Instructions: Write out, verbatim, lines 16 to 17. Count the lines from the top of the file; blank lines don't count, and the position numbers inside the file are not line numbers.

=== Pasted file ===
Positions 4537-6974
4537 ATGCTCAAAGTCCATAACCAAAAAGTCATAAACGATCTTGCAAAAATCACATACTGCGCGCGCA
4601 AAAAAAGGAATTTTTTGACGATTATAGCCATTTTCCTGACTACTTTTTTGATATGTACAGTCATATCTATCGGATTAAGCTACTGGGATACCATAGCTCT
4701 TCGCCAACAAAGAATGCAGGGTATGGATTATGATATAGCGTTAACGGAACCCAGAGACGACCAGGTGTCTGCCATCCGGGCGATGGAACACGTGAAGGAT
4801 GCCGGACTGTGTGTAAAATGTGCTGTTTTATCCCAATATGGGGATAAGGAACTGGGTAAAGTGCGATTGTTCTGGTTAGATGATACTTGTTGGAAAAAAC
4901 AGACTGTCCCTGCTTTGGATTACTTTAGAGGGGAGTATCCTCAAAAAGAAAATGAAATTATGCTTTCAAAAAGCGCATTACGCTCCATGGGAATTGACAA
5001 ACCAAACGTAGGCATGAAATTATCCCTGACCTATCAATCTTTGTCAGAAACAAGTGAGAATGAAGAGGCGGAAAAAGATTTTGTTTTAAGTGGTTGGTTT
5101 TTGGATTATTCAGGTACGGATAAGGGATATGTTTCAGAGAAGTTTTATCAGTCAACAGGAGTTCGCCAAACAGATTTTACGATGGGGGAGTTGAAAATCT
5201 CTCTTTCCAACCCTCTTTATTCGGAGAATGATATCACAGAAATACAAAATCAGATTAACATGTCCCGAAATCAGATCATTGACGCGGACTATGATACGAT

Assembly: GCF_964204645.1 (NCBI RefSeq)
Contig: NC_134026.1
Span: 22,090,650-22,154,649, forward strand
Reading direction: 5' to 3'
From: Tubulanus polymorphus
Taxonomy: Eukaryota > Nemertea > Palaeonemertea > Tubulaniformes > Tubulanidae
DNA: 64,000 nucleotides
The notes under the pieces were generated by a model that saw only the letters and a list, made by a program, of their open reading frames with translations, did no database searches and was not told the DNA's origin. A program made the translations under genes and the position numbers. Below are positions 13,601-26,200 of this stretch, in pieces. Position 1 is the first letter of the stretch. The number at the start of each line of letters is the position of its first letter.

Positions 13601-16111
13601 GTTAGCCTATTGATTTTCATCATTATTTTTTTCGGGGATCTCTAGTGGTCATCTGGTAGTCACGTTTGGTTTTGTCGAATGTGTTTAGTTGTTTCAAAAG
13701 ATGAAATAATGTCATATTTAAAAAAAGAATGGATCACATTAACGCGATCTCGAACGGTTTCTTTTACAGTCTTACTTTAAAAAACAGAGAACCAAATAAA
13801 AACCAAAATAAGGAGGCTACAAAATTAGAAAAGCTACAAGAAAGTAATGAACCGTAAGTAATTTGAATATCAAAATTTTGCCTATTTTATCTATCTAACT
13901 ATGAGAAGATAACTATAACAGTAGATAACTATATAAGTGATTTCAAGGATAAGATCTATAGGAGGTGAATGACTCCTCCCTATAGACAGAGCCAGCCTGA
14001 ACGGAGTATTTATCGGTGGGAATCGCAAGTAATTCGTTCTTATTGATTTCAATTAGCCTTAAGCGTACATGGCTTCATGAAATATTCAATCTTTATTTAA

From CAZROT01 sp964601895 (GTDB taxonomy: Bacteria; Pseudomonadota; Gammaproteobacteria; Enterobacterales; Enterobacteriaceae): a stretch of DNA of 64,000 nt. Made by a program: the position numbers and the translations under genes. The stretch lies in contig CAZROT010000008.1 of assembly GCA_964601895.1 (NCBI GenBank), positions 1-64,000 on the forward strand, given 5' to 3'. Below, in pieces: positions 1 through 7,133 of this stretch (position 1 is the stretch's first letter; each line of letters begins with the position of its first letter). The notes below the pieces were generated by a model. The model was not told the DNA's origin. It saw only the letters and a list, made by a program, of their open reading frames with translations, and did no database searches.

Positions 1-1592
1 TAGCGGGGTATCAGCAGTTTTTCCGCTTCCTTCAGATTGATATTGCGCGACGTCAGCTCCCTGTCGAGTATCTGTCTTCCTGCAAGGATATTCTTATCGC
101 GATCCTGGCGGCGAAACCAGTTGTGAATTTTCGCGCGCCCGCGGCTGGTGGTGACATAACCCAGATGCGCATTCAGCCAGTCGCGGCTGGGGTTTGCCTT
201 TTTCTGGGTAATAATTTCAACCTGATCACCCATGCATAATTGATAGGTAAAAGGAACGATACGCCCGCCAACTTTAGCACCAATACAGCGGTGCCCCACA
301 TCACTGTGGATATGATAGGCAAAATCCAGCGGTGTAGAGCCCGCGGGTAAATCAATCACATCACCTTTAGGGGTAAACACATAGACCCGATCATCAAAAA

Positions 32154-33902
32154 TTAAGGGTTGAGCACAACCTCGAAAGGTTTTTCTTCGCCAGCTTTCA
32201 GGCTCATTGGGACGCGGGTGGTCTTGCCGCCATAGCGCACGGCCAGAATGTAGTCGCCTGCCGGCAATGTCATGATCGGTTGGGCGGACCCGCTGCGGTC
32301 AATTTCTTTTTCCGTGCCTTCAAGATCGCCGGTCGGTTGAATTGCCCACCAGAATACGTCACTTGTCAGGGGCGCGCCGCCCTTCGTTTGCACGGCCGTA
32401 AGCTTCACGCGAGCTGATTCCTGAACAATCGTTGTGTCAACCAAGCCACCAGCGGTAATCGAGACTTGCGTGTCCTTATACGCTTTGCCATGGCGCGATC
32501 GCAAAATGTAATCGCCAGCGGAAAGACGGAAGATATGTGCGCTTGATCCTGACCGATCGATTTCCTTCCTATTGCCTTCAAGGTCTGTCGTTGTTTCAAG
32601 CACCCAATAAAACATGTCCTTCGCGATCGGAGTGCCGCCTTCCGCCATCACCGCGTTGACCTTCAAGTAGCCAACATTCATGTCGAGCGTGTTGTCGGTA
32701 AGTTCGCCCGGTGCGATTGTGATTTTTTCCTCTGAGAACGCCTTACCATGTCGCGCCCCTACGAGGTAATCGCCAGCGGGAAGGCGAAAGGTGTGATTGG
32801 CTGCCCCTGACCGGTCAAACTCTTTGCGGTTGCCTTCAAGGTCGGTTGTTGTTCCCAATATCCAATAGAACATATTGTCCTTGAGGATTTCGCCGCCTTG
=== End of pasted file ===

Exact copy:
DNA: 64,000 nucleotides
The notes under the pieces were generated by a model that saw only the letters and a list, made by a program, of their open reading frames with translations, did no database searches and was not told the DNA's origin. A program made the translations under genes and the position numbers. Below are positions 13,601-26,200 of this stretch, in pieces. Position 1 is the first letter of the stretch. The number at the start of each line of letters is the position of its first letter.